In a section of the camp designated for newcomers, I’m surrounded by about 20 men from the Damascus suburb of Ghouta, elbowing each other for position. The situation quickly degenerates into a geopolitical discussion.
“We are not just fighting (Bashar) Assad,” says one man, “we are fighting Russia, Iran and Hezbollah.” Accurate. “The Western countries,” adds another “are just waiting around.”True enough.
Their sympathies are with the more moderate Free Syrian Army, but the radical Islamist group Jabhat al-Nusra “gives us food and assistance.”
Sign Up and Save
Get six months of free digital access to The Kansas City Star
. The discussion might have taken place at a Washington think tank, except that one man had been in Ghouta during the chemical weapons attacks. “I couldn’t get near,” he recalled, “because of all the commotion and screaming. After a while, it was quiet.”After a while, it was quiet
The Obama administration is re-examining its failed Syria policy. At some point it becomes hard to downplay the largest number of displaced persons since Rwanda and a death count approaching that of the Bosnian war. Assad is an utterly committed and murderous opponent. Russia seems unlikely to abandon a strategy that has returned it to the center of Middle Eastern power politics. A variety of radical Islamist groups, including tens of thousands of foreign fighters, both contribute to and feed on the chaos.
From a U.S. perspective, this disaster is not just humanitarian but strategic. A Somalia-like future for Syria would be an uncontainable regional and global threat. Lebanon is already being overwhelmed, with one out of four people now a Syrian refugee. In Jordan, the influx has left public services near the breaking point. Jordanian border guards routinely intercept automatic weapons, hand grenades and bombs with remote detonators coming out of Syria.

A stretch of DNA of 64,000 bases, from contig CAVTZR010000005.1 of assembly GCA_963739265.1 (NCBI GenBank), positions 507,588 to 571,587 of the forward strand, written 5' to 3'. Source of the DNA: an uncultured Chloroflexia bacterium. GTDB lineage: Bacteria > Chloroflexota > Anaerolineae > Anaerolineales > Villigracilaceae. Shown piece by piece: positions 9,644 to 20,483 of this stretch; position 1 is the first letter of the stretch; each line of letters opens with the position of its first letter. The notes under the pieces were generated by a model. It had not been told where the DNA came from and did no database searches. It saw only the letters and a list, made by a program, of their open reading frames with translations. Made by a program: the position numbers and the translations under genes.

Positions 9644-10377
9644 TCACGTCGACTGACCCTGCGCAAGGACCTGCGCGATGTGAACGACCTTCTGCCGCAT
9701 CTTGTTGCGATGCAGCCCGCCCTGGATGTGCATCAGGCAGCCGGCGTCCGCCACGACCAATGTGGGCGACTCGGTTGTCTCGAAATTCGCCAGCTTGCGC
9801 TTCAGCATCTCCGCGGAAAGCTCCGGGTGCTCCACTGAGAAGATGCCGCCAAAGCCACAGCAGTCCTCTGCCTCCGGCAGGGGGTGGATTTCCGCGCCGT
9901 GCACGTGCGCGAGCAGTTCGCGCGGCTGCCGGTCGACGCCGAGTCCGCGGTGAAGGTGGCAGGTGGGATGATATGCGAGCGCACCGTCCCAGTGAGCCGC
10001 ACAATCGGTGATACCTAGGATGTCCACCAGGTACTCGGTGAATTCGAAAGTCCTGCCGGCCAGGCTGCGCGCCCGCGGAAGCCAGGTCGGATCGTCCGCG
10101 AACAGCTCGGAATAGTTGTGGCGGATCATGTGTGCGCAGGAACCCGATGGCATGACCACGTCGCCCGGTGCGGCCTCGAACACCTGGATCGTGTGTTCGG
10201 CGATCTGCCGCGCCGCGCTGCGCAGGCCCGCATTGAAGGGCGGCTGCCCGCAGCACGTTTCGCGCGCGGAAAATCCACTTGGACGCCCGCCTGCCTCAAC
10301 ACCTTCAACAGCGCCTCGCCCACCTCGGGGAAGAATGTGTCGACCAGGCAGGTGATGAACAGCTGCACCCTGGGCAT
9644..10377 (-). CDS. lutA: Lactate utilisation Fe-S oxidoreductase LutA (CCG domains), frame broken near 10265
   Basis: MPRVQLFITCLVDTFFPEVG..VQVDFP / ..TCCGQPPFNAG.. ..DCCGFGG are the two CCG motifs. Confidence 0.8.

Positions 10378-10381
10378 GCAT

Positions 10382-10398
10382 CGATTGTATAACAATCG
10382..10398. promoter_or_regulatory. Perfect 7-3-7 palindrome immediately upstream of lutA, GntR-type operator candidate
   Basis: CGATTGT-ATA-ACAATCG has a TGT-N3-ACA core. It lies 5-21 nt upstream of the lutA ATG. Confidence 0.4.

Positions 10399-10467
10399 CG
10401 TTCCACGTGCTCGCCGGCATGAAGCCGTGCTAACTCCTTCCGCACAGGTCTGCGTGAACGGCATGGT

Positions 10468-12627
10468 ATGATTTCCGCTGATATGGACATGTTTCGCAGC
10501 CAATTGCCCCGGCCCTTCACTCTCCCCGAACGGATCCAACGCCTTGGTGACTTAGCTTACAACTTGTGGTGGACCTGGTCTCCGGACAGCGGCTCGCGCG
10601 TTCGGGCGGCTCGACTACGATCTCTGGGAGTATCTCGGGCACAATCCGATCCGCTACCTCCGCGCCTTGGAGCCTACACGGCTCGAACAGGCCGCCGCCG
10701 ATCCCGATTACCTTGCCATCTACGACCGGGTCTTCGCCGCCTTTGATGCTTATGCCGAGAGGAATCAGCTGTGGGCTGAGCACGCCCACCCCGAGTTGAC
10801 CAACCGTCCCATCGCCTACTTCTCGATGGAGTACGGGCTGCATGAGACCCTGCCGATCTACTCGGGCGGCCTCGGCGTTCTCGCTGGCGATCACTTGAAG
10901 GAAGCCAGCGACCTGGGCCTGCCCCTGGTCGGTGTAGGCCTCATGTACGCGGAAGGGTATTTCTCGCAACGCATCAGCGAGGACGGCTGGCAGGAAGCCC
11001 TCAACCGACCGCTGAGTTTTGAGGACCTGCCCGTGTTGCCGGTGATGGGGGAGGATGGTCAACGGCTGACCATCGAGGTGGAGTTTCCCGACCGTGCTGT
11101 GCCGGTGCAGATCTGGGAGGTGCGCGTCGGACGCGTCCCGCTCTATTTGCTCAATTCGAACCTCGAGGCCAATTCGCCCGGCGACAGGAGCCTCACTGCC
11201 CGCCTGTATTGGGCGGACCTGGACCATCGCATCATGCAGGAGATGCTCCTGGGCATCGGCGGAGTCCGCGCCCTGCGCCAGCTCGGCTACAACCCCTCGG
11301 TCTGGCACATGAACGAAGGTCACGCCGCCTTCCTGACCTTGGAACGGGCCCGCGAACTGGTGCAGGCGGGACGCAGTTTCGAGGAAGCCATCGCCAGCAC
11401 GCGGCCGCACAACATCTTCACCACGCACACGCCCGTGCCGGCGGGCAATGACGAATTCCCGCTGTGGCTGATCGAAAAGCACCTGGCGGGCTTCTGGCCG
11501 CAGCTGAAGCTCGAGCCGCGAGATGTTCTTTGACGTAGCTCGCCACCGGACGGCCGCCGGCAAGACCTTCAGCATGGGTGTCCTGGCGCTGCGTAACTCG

One of the largest challenges is strategic despair. It is easy to argue that any given policy change would be inadequate, late or risky.
This has led some to propose a radical option: tacitly concede defeat, accept that Assad is ascendant and engage him in a counterterrorism strategy. But this would not only reward mass atrocities, it would be the acceptance of Russian and Iranian strategic dominance in the Middle East and the betrayal of our current friends. And itwould
reward mass atrocities.
Obama’s alternatives are difficult, but not nonexistent. Additional help to acceptable rebels? This is beginning to happen. Leaders of aid organizations in Jordan report seeing trucks with Saudi aid driving north across the border into Syria each night. Some American officials believe it is possible to identify acceptable rebel groups, particularly in southern Syria where there are fewer foreign jihadists. The hope is that Syrians, not generally known for religious radicalism, will marginalize religious radicals in a post-Assad government. But first the rebels must survive.
Create humanitarian safe havens within Syria to relieve refugee pressures on neighboring countries? Again, the Saudis are already moving in this direction, providing tents for encampments in southern Syria. But refugee magnets can easily become targets. Effective safe havens would require military protection and a flow of supplies. Yet several regional powers might be persuaded to join an effort similar to the creation of safe havens during the Bosnian conflict.
Take out the Syrian planes and helicopters? President Barack Obama was once on the verge of aerial strikes — always a grim, final option, and a risky escalation. But he might decide that the final option has been reached, to stop the barrel bombs.
With Russia blocking any decisive action at the United Nations, any mix of these approaches would require a coalition of the willing. But there are a number of nations — including Saudi Arabia, Turkey, Jordan and France — that seem to be willing. America is not alone; it has simply not led. And a paralyzing fear of unintended consequences can result in massive unintended consequences.